Our Bees

Our mission is to produce strong, healthy, productive bees that can survive in northern climates with minimal intervention.  Our goal is to produce better bees that can handle current pests and pathogens, and respond to our climate in Michigan.  We raise queens from our own stock that we have collected over the years, and we introduce new genetics, especially those that exhibit traits that can handle varroa.  Our goal is to provide beekeepers access to better genetics. 

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Scroll down for information on our queens and how we select for the best bees.

God save the queen - Photo by Sarah B. Scott

God save the queen - Photo by Sarah B. Scott

Michigan Mutts The bulk of our stock are bees that we collected from swarms, cut outs, or were trades from other Michigan Beekeepers.   We evaluate colonies for two years before they can potentially become breeder stock.  In order to make the cut, the bees have to have good temper and temperament (they have to be nice and nice to manage), must produce sufficient honey, and must be able to handle varroa without chemical intervention.  The first year, the colony grows, and must survive the winter. The second year, it must operate as a full colony, have low levels of varroa without treatment, and survive a second winter.  

I practice heavy stock selection. This means that I monitor queens closely, and I raise daughters from the queens that are the best. Here is the document that I use to monitor queens. Each colony gets a numbered tag and a corresponding sheet in my binder. I can watch the queens, and see which ones I want daughters from next year. All of the queens that I sell are open mated in our home apiary in Munith, MI. I have drone yards surrounding the yard with big colonies with drone frames, and I provide queens to my neighbors, so I try to flood the area with good genetics. I buy breeder queens from individuals who are doing good work to find resistant bees. For 2017, the bulk of the drone yards had Mite Biter Daughters from 2016. In 2017, I added in VSH daughters. There is more info on these strains below.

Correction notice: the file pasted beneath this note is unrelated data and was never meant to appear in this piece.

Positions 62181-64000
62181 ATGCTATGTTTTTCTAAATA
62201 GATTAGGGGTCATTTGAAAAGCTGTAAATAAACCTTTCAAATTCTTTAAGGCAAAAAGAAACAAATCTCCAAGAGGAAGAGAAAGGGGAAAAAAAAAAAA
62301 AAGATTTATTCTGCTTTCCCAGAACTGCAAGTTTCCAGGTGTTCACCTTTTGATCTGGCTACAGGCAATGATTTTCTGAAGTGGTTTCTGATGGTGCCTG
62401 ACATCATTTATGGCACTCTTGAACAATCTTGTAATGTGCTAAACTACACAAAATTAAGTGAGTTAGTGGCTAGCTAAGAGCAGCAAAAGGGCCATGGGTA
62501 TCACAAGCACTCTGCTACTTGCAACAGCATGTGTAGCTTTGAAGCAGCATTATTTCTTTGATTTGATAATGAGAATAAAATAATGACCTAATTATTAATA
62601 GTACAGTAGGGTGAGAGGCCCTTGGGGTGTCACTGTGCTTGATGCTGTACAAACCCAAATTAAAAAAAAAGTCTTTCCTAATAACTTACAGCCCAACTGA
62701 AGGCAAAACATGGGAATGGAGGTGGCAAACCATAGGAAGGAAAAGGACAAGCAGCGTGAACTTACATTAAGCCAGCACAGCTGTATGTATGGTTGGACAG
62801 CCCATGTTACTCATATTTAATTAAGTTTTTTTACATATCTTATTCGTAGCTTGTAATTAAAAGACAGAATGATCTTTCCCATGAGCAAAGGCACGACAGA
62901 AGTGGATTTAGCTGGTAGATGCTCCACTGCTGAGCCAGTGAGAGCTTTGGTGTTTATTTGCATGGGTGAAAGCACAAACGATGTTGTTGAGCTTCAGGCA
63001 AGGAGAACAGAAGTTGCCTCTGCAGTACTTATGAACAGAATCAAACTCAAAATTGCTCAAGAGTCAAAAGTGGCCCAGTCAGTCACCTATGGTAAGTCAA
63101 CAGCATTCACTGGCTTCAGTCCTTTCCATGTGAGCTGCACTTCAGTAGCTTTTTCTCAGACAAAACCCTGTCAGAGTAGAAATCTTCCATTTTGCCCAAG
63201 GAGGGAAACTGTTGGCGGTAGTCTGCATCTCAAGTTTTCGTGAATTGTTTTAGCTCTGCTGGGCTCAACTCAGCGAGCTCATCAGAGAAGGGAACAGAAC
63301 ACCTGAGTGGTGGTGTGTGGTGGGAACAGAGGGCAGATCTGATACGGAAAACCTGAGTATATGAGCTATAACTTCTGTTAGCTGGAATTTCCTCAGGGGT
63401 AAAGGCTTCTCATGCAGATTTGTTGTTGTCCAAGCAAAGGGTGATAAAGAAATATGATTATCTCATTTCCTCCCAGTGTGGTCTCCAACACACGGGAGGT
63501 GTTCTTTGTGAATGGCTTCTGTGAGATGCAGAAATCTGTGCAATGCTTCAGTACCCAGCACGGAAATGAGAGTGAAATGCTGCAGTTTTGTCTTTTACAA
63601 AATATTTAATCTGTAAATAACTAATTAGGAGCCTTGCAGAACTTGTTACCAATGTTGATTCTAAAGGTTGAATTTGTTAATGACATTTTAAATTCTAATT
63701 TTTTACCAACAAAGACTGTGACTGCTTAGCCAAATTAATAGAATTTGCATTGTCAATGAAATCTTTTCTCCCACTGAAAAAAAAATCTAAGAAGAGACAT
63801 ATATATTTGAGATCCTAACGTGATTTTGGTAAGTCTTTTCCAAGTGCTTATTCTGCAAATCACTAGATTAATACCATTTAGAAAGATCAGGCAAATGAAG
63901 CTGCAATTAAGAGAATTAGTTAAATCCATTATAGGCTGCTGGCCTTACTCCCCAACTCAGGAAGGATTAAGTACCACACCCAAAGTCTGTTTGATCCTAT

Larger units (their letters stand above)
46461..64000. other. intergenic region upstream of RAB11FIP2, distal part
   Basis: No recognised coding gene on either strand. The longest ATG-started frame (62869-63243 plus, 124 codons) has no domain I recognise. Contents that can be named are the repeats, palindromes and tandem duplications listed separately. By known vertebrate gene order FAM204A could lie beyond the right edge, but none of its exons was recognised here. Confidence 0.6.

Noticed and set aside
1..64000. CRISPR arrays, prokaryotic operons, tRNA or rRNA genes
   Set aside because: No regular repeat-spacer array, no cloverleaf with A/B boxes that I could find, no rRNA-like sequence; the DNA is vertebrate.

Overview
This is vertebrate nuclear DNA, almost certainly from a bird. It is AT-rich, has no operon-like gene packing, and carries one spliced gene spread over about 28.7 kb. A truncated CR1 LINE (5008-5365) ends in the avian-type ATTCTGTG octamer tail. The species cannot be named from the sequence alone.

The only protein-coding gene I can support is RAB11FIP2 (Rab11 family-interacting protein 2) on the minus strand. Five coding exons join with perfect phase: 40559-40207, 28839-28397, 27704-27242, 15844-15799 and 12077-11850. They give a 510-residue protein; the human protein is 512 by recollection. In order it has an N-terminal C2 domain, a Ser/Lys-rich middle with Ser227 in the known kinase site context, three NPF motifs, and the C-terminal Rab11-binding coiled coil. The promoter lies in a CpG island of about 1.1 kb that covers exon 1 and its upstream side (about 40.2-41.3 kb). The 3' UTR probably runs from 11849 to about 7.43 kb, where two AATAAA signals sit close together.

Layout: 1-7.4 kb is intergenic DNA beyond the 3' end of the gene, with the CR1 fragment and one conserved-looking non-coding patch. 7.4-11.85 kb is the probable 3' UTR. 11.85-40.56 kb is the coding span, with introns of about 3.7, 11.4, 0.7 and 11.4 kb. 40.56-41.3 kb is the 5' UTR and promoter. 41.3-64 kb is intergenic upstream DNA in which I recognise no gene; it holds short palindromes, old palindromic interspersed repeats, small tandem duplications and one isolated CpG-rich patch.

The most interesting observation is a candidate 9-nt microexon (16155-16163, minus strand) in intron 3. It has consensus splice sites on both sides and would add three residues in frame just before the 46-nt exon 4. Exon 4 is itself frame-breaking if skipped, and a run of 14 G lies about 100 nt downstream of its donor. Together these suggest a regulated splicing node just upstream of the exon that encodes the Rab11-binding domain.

I don’t keep enough bees for a classic breeding program. For 2018 - 2019 I’m focusing much more on my research at MSU, so I’ve dropped down in the number of colonies I manage to stay below 100. My goal isn’t to create and maintain the best bees ever, but to do my part into providing local beekeepers with good genetics - both from my own bees, and from breeding programs. The only way we get better bees is if we all select and keep good bees in our hives. Rusty Burlew, the host of the lovely “Honey Bee Suite” blog covers the importance of this in her post “Why is it so hard to breed better bees?”.

Purdue Mite Biters Developed by Greg Hunt and Krispn Given at Purdue University, these bees were selected to target phoretic mites (mites that are running loose in the hive).   They are more likely to recognize, attack, and damage mites when they are in the hive.  Breeder queens and drones for insemination are selected from colonies with over 40% mite drop showing damage.  Read more in the Bee Culture April 2016 article on the Purdue Breeding Program.   For the last 3 years I have gotten a breeder queen through this program.  I have grafted off of them directly for sale, and used a lot of their stock to fill my drone yards. 

VSH Varroa Sensitive Hygienic bees were bred to recognize mites that are underneath the cappings.  Worker bees will remove the damaged pupae, making the mites at risk for predation, and disrupting their reproduction cycle.  In 2017 I received a breeder queen from VP Queen Bees, and will be incorporating these genetics into my drone yards, as well as making daughters available for sale.